Joel Mukasa, who vends art crafts, and pieces of jewelry at the verandah of the library, says that the facility has almost lost its relevancy because it is no longer attractive to the community including students who were its regular users especially on weekends and during holidays.
Several public libraries in Uganda are facing serious sustainability challenges threatening their operations and existence. The public libraries lack the required financial resources, which has made rendered them a shadow of their former past.
Some of the affected public libraries are in Masaka, Mbale, and Lira cities, and Nakaseke and Luwero districts. Despite the prevalent demand for the services in their areas of operation, the libraries can hardly serve their intended purposes.
In Nakaseke district, the community library located in Nakaseke town council was started in 1997 by residents with joint support from the British Council, the United Nations Educational, Scientific and Cultural Organisation-UNSCO, Uganda Telecom, and UNICEF.
The library is currently struggling to operate following the withdrawal of the donors from the project in the mid-2000s leaving it to survive on the money generated from the user fees that are no longer forthcoming. Peter Balaba, the Manager of Nakaseke Community Library, says that the facility is currently running with a very small budget, which affects its operations.
According to Balaba, the Community Library currently receives about Shillings 4million from the Central government to support its operations, which is insufficient. The situation is no different from Masaka City Public Library, which was established in the early 1980s with support from donors that included Lions Club International.
Part of the library was apparently partitioned to create office space for the City Probation and Community Development departments. In most cases, the bookshelves are deserted with no attendants. The Library, which was formerly stocked with a range of books for elementary, secondary, and tertiary education as well as different volumes of Encyclopedias and novels, is now remaining with a few books and magazines from different government agencies.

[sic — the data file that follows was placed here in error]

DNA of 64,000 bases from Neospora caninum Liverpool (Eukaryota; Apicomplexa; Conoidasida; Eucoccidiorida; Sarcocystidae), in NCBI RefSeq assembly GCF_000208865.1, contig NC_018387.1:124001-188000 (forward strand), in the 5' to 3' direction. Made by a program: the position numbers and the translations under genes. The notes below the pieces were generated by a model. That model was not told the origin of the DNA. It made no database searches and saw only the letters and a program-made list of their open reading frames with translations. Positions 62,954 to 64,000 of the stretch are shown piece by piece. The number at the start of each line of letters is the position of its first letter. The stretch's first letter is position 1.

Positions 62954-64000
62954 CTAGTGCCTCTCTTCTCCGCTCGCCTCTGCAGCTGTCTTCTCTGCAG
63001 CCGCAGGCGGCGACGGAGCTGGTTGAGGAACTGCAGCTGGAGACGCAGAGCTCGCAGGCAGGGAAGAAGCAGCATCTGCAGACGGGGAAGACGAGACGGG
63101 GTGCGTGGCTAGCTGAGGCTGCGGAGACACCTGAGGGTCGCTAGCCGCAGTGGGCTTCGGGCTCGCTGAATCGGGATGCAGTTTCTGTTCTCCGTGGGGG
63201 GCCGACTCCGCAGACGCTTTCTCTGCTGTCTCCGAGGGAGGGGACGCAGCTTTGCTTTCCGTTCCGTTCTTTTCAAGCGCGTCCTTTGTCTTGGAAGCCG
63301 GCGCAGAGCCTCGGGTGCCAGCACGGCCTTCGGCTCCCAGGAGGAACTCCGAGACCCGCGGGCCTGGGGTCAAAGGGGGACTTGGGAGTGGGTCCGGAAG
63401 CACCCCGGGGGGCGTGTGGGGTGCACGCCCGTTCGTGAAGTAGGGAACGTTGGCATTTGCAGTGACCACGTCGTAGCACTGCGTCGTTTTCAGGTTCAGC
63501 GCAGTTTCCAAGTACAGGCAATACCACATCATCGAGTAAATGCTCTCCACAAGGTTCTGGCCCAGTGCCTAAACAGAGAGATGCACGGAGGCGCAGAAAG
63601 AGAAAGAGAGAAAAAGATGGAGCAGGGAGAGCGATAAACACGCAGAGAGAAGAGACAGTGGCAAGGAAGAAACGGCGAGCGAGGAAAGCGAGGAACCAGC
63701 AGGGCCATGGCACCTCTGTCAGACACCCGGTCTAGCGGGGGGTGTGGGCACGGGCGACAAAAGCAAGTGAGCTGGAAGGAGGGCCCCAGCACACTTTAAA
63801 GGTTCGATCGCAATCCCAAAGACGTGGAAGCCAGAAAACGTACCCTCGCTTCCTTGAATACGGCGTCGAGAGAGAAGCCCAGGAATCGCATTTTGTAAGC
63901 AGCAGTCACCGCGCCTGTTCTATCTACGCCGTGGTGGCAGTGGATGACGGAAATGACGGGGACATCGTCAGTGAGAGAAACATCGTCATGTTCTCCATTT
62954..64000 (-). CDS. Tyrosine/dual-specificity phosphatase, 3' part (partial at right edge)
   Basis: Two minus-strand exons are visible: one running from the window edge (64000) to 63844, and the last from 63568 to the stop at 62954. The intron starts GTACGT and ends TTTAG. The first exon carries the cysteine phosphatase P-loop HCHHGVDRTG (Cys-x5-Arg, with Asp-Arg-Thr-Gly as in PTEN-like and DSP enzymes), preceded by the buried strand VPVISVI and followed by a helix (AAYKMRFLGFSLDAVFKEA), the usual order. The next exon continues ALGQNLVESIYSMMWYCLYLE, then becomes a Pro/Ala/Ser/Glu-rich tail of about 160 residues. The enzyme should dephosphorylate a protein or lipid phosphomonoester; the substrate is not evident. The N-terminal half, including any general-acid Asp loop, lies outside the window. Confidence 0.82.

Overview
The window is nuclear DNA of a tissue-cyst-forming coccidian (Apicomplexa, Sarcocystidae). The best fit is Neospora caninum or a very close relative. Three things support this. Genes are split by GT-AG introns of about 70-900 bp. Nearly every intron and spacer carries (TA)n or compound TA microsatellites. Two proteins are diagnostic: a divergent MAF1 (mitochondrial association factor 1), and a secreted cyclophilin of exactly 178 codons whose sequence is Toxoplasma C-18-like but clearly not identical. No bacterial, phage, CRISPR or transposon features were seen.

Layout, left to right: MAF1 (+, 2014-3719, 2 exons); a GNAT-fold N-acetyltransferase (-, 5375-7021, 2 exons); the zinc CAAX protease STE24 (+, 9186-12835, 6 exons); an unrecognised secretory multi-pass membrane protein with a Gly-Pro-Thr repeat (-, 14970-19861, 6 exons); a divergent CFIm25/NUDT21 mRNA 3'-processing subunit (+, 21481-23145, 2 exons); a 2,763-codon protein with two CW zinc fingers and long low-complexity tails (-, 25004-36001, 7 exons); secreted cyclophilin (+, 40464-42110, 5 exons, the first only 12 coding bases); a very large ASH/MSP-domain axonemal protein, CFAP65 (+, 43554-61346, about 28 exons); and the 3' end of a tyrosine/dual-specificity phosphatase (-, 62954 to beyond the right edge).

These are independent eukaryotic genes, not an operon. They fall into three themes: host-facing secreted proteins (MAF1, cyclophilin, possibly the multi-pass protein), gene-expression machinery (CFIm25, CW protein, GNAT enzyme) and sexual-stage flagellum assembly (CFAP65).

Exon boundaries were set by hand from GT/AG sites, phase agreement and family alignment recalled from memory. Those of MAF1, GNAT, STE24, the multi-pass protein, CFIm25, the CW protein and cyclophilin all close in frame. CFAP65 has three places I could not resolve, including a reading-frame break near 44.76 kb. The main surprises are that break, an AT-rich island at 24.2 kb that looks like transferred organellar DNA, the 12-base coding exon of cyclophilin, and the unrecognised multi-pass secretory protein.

Joel Mukasa, who vends art crafts, and pieces of jewelry at the verandah of the library, says that the facility has almost lost its relevancy because it is no longer attractive to the community including students who were its regular users especially on weekends and during holidays. “Besides the lack of updated reading materials, the library can longer afford News Papers which also used to attract people into the facility,” he noted.
Florence Namayanja, the Masaka City Mayor, says that they are considering reviving the public library to its former glory such that it can fully serve its intended purpose. In the Luwero district, Maama Watali Public Library and Resource Center closed shop after operating for only seven years after the local government failed to maintain it.
The facility had been set up by the Rotary Club of Ottawa in Canada which donated more than 100,000 reading materials to the library but due to the poor reading culture among the residents, administrators closed it in 2020. Similarly, in Mbale City, the 1955 historical public library located along Republic street is currently in an appalling state and operates in very old structures.
The library building has not been rehabilitated for the last over 20 years and it currently leaks when it rains. Its ceiling board and the door angles have been eaten up by termites. Hellen Ossaba, the Mbale City Librarian says that the state in, which the Library operates is dire noting that she cannot do anything to have the facility rehabilitated because of the limited funding.
She notes that the City council appropriates Shillings 500,000 for the Library per quarter, which she says is not enough since there are a lot of costs. Besides the little funding, Ossa argues that the library also lacks enough space to handle the big volume of books and provide a conducive reading environment for users.
Hakim Watenyeli, an elder in Mbale City, who was a regular user of the public library, indicates that it lost its true meaning following a decision to relocate the facility from its former premises on Kintu house.
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Rebecca Awayo, the Manager of Lira City Public Library, says that they are struggling with limited funding especially after the Central Government reduced their grants from over Shs.3m to Shillings 360,000 shillings per quarter. According to her, the funding kept reducing in the last three financial years and there have not been deliberate efforts by the local government to bridge the funding gap.
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Notably, it is barely a month after Uganda joined the rest of the World to celebrate World Book and Copyright Day, which is aimed at promoting the enjoyment of books and reading. The day was marked on April 23rd, 2022 with national celebrations held at Uganda National Library in Kampala.